Anyone who has had a truly cathartic experience on New Year’s Eve should proceed directly to the Port Mansion Theatre box office and snap up some passes to this slight musical that packs a subtle emotional punch once the miracle of instant snow removal permits the wayward quartet of weather-bound travelers to continue life’s journey anew.
Stephen Witkin’s script forces together a same-time-next-year couple (shoe salesman/wannabe painter Ben—Port newcomer Patrick R. Brown and near-actor Honey—Rennie Wilkinson) a Jewish Princess (Shelly, played with gusto and grit by Michelle Truman) and a clinically depressed history teacher (Marshall, portrayed with fine madness by Jon-Alex MacFarlane) into the close quarters of a bus station’s diner where they wait out the storm and sort out their lives.
Director/choreographer Glen Kotyk keeps the show moving along steadily and makes excellent use of Stewart Simpson’s practical set, which includes the subliminal “Fly the World Above the Crowd” sign and a backward facing counter that makes the numerous unseen waitress gags work like a charm. And when called upon to send his charges around the dance floor (notably “Here’s to Us Tonight”), Kotyk uses every bit of the stage and demonstrates his savvy skill of creating movement that makes those numbers look better than they sound. Only a bit more homework on the jazz hands could improve the result.
As usual, musical director/pianist Roger Perkins sailed through the score with zest and aplomb, but Joey Miller’s music lingers not, serving more as a rhythm ace than tune factory. The cast members acquit themselves in kind; the ensembles not yet pitch perfect and the solos more workmanlike than memorable.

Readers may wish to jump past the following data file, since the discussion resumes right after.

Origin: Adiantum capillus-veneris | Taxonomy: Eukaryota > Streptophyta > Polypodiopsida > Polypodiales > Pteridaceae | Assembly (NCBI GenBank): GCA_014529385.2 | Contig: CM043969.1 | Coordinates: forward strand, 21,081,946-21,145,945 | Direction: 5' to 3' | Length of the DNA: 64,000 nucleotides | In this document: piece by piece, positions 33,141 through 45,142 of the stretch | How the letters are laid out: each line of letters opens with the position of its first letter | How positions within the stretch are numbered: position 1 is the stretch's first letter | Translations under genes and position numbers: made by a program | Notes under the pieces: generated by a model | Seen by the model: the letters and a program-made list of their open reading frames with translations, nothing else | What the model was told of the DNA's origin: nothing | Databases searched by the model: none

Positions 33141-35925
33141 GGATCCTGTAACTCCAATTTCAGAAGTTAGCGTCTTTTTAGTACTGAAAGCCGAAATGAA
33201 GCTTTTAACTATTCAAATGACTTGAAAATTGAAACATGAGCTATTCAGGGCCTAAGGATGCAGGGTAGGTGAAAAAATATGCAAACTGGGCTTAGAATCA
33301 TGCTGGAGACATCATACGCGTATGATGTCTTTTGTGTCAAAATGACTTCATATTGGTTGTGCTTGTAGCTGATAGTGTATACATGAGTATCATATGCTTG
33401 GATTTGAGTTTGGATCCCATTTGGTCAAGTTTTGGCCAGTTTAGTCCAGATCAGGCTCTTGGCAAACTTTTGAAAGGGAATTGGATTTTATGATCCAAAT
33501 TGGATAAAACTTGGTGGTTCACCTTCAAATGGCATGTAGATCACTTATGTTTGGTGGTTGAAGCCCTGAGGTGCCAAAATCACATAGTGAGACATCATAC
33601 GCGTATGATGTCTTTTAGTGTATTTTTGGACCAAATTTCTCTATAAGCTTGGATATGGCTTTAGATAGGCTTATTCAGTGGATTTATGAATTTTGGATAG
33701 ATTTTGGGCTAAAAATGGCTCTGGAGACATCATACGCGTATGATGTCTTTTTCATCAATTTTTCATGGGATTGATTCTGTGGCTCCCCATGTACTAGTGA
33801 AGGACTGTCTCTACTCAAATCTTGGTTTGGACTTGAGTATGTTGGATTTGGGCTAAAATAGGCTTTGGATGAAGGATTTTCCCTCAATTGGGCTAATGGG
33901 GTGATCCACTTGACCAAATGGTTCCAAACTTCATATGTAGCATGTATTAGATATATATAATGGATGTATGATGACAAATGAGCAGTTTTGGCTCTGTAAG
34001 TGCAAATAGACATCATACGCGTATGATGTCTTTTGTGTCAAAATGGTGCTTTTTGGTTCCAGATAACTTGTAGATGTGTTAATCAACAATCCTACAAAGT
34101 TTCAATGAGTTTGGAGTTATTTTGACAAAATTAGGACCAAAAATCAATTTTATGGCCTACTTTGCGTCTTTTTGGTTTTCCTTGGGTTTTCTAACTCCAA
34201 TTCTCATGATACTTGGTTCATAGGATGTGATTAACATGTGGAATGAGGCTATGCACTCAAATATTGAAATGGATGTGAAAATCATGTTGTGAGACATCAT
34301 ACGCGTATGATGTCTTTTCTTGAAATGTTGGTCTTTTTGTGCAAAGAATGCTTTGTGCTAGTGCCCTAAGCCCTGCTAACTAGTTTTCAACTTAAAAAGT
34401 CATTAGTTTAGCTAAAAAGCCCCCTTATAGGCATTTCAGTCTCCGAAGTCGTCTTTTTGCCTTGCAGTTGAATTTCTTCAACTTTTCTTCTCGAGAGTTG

Many of the details are gems: Honey’s corset purse is a hoot; Marshall’s happy face suicide cup a delight, as is his reading material (Miller’s Death of a Salesman, although an older edition would better fit the café’s “period” look). Shelly’s fur motif works beautifully, but with the blizzard of the century raging outside, it seems odd that—following her brief outdoor excursion—her coat stays as dry as the humour.
And laughs there are: the wise-cracks, puns and one-liners give the production a frothy texture even as issues of fidelity, career path, and personal ridicule lurk just beneath the surface. Epitaph: “[Marshall] lived life to its minimum;” Comment on Ben’s potential as an artist: “He couldn’t draw a bath.”
When Act II draws to a close (“Next Year” the procrastinator’s anthem), this production suddenly comes into its own as the four lost souls find themselves and prepare to move on—with genuine changes to their lives. This collective metamorphosis is the result of their shared experience, proving effectively that no problem is as bad as it seems when said out loud to receptive ears. JWR